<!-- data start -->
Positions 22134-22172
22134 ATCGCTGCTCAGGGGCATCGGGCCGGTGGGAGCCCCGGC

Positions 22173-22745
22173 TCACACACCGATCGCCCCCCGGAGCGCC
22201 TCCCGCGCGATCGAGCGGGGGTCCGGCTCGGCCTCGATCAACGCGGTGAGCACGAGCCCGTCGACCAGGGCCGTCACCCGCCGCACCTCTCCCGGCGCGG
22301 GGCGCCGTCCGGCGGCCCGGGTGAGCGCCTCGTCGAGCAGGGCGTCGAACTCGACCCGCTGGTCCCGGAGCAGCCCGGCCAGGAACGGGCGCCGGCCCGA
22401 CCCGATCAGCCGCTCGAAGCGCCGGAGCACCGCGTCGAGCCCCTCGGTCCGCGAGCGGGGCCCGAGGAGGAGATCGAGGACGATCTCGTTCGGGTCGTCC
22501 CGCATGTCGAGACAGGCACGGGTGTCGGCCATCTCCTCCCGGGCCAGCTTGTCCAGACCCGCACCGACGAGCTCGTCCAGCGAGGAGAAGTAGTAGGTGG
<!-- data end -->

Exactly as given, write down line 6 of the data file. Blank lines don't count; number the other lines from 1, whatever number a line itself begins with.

22301 GGCGCCGTCCGGCGGCCCGGGTGAGCGCCTCGTCGAGCAGGGCGTCGAACTCGACCCGCTGGTCCCGGAGCAGCCCGGCCAGGAACGGGCGCCGGCCCGA